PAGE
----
Cathexis Northwest Press

© 2018 

My Future Children Sit Shiva; Father’s Day, 2018; excerpt from “moonblue”
My Future Children Sit Shiva

 

and unslam all the doors I ever thought of. They bake apples

to softness just how I taught. Every mourner should have a 

touch of sweetness to remember by. My future children

 

leave one mirror unclothed. A miniature. A snapshot love. 

They promised never to shut me out again. Unburdened 

by memory, my future children tear my favorite black button-

 

down to strips to tie their arms. Every year from now, they’ll

light a candle over Skype to forget the distance. Or to remember

us closer. I dream their nostalgia on bad days, and it feels like every 

 

promise I will ever keep. The mirror becomes a window. Stained  

glass. Just a reflection undoing itself. My oldest takes it out to 

field and presses it face-up to see the sky something new. They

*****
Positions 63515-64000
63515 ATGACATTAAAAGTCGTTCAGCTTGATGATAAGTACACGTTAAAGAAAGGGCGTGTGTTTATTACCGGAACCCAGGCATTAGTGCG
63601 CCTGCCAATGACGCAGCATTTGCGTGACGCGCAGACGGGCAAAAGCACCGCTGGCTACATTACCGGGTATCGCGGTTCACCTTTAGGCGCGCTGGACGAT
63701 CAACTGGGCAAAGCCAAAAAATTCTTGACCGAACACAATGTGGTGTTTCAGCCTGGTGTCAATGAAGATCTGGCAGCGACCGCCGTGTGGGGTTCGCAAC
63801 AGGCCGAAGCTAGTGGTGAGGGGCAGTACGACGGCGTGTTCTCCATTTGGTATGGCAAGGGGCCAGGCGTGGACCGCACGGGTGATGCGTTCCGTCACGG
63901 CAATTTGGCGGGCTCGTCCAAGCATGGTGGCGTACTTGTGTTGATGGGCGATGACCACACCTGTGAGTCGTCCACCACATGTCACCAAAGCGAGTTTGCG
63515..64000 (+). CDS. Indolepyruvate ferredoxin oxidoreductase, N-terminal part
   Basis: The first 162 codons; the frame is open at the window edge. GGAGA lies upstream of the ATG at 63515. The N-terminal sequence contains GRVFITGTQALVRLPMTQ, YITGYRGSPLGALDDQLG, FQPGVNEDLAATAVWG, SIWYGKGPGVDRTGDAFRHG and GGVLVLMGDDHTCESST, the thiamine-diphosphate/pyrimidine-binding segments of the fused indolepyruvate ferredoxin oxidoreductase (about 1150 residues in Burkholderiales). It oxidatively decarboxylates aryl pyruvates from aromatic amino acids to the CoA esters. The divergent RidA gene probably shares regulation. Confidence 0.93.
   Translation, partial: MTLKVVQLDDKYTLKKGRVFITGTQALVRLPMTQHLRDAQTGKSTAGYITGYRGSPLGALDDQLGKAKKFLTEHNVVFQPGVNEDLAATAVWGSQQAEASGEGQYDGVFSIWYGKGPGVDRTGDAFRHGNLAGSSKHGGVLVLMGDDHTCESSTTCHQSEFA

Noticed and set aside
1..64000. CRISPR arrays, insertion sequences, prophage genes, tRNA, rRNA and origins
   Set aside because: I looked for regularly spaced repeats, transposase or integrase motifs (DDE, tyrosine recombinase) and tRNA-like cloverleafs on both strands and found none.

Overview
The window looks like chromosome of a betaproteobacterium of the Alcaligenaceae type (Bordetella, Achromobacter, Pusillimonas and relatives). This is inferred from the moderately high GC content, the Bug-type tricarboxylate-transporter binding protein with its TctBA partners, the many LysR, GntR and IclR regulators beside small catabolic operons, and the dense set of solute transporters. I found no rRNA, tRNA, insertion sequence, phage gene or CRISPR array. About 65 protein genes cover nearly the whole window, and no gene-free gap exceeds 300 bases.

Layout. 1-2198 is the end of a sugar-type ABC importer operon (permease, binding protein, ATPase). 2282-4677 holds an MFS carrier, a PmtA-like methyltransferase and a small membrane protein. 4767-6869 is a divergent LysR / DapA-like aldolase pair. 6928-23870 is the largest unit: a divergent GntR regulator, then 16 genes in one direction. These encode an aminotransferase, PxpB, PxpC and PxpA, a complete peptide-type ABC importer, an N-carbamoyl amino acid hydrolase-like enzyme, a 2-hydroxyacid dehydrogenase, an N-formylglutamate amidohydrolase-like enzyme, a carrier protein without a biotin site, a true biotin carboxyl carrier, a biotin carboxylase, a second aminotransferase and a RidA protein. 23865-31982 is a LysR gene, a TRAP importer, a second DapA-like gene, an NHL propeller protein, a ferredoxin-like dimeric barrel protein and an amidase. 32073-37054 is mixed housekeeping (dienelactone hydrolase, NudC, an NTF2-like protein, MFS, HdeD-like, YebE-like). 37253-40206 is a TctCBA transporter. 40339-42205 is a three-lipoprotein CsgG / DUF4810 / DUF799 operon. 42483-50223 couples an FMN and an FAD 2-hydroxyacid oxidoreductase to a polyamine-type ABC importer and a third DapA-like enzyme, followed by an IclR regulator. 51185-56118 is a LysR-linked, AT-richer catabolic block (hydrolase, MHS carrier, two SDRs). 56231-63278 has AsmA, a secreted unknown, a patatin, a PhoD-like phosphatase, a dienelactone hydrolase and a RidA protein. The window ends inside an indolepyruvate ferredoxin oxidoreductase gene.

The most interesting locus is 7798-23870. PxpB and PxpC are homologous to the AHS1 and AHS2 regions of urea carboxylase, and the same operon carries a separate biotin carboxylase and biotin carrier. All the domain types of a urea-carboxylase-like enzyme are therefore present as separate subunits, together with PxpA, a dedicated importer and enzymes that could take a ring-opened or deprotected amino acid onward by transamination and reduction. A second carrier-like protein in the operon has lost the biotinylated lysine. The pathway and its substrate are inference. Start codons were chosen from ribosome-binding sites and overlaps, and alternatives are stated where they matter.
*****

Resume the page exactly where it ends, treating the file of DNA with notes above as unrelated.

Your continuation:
cross-stitch a Kaddish and try to conjure the wind of my laugh. 

My future children will laugh. They’ll live for me. They’ll live for 

themselves. Just how I taught. The breeze singing my pride forever.

Father’s Day, 2018

Say I am pre-corpse, a first draft at fertilizer,

say that all attempts to capture my presence alive 

 

are in root. Speak and do me the honor of mis-

remembering. You are in the garden working, 

 

the bittersweet vines have overtaken the yard again.

I do not laugh at these improbables. I cannot

 

make a sound true enough. Here, you are a gentle man,

a caretaker with no fuses. Here, when the earth 

 

proves itself unwilling, your voice does not think to rise. 

You are all whisper, all grateful exertion. Here, I am 

 

a puddle of mulch, a thick coating of gravel doled out evenly 

and without shame. Every pulled weed brings tears 

 

down for me to drink. Your callouses on the shovel

sing me that old lullaby, goodnight sweetheart, well, 

 

it’s time to go. The fertilizer is clogging your throat but 

then again, I guess there wasn’t much to say. Well. 

 

It’s time to go. I do so like our time together. I’m sorry 

to say I will be a tree in the next life 

 

and it will have nothing to do with you.

excerpt from “moonblue” 

i.

Do I dare myself glowing? Under hot

collar and eyelash, I call my luck bold,

blue, sprinting up ahead to meet you. Where